For something completely different, this afternoon I continued doing what I started this morning: more fun climbing! We were a group of four this afternoon (plus Let as our instructor): Martina, a crazy Korean guy and his wife, and myself; and instead of the "1-2-3" wall, this time we headed over to the "Diamond Cave" cliffs, up on the northern side of Railay East bay. The climbing continued to be extremely fun, and to pose few real technical challenges. It also, however, continued to be utterly exhausting — by the time we were done for the day, I was wasted.
With the dive course now finished, it's time to get out of Sairee, and to start exploring a bit more of Ko Tao. To kick off the exploration, today Adam and I rented a quad bike, and took it for a spin. A quad bike costs a fair bit more than a regular scooter motorbike to rent — but it's a much safer option, if you plan to tackle the shockingly poor-quality dirt roads that criss-cross most of the island. Short of running them off the road, quad bikes are extremely difficult to crash or to damage — whereas you can easily (and people regularly do) damage a scooter on a poor road, in which case you'll likely be facing a hefty repair bill. As I was still very much recovering from last night, Adam did most of the driving.
We were a bit hot and worn-out from our wicked motorbike ride; so this afternoon, Marie, Claire and myself cooled off by taking a dip in the Pai public pool. The pool is located up on the eastern hillside overlooking the Pai valley, and it's run by a kind old Thai couple. We met a few other people at the pool, and we splashed around for a bit; but mostly, we just ended up relaxing in the large deck chairs, enjoying the gorgeous view (and the divine sunset), sipping fresh juice, and playing cards. Life sure is strenuous here in Thailand... I don't know how much more of this I can handle :P.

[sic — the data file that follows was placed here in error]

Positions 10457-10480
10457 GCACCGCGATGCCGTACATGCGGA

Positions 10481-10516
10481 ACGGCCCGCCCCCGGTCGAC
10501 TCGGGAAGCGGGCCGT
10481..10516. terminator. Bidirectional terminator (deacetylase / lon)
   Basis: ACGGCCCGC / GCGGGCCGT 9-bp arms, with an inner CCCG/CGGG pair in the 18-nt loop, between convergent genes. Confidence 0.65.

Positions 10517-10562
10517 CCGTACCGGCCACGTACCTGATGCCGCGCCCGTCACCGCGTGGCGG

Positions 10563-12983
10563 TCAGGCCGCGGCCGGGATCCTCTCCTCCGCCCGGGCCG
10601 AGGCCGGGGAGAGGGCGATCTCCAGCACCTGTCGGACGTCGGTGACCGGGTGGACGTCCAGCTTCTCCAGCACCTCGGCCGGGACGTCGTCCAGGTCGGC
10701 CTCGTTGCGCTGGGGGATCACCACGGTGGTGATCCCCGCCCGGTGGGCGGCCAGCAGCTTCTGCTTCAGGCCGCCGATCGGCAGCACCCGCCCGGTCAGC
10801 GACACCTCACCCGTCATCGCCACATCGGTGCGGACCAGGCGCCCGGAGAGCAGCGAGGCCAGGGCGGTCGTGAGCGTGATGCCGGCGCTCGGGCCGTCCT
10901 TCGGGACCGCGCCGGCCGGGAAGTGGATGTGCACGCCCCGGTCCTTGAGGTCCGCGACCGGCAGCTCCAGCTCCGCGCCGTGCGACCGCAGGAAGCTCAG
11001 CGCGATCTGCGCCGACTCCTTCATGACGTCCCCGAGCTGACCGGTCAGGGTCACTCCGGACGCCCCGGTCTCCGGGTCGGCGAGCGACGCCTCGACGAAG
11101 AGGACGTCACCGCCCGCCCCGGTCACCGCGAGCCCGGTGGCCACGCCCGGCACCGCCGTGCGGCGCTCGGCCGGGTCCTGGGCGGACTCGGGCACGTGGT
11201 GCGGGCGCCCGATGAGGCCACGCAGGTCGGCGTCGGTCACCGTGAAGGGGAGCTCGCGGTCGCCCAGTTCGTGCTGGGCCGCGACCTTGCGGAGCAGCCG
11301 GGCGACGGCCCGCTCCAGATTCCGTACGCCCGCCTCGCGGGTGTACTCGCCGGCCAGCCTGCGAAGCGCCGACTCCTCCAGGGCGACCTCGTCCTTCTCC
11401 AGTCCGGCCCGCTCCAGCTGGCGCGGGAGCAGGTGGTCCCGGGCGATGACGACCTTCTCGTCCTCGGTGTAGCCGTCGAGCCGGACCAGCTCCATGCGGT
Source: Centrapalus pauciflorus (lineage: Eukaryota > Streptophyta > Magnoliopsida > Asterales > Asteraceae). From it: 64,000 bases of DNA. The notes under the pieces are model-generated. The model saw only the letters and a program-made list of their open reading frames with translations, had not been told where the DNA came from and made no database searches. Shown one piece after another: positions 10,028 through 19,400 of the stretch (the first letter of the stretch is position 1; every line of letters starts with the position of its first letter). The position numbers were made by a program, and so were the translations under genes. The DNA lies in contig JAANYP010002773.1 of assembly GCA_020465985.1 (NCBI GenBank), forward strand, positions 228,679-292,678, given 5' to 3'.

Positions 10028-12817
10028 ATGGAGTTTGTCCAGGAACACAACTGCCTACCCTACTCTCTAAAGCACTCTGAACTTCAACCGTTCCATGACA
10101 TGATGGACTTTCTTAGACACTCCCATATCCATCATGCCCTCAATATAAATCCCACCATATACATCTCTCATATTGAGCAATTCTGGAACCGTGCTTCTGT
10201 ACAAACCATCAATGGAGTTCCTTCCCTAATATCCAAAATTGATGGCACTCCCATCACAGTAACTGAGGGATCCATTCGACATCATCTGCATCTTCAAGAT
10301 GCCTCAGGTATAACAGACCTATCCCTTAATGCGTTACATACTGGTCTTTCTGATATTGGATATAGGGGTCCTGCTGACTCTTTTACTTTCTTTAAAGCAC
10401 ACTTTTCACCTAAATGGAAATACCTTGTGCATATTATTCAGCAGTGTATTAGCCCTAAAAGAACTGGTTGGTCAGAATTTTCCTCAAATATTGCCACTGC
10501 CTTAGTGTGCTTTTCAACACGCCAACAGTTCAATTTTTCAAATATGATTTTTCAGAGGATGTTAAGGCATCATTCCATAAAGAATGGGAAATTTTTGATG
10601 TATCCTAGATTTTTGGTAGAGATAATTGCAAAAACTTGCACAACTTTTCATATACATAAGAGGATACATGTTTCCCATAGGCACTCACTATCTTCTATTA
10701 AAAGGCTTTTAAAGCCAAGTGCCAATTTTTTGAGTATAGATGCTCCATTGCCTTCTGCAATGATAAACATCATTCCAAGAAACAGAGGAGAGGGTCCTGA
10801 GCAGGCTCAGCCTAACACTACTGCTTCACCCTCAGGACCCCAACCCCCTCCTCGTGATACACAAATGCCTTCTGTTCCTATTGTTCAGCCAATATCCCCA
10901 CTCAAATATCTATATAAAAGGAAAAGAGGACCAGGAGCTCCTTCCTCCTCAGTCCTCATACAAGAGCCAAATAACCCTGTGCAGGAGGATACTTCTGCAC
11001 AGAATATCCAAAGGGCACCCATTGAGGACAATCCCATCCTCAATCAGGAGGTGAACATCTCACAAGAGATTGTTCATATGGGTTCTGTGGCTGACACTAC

I've been in Bangkok for one (jetlagged and sleepless) night; and if there's one thing I've already noticed to death, it's this: the air pollution here is horrendous. This is one seriously polluted city: you can see it, smell it and even taste it 24/7. Mexico City is peanuts compared to this place. Bangkok's sky is permanently marred by a greyish haze: this becomes particularly foul and unmissable around dusk, when the sky's colour turns a disturbingly nuclear-ish shade of purple against the hot Thai sunset. The constant heat in the city doesn't exactly help, either — what with the smog, the dryness and the sweltering temperatures, water and air-con is the only way to live around here.
After a short gelato break, this afternoon I continued cycling up past the port town of Milazzo, to the Capo di Milazzo itself. Capo di Milazzo is a long, thin, steeply-rising cape, that sticks out into the sea from the north coast of Sicily. Getting to the tip of the cape proved harder than expected — I didn't realise how high-up the cliffs at the tip are, so it was uphill all the way — but once I made it, I was well-rewarded for my efforts. The views from the tip are stunning: as well as the gorgeous cape itself, you can also see the resort coast curving back into Sicily behind you, and the sea and the Isole Eolie in front of you. Lovely spot, especially with the sun waning at the end of the day.
After lunch with our host families, those of us from the morning's boat ride that were staying on Amantaní went on a hike to the top of the island, to observe the spectacular views afforded from the climb, and to watch the sun set over the top of the world. Lake Titicaca is closer to the sky than any other lake in the world, so it's quite a sight to behold.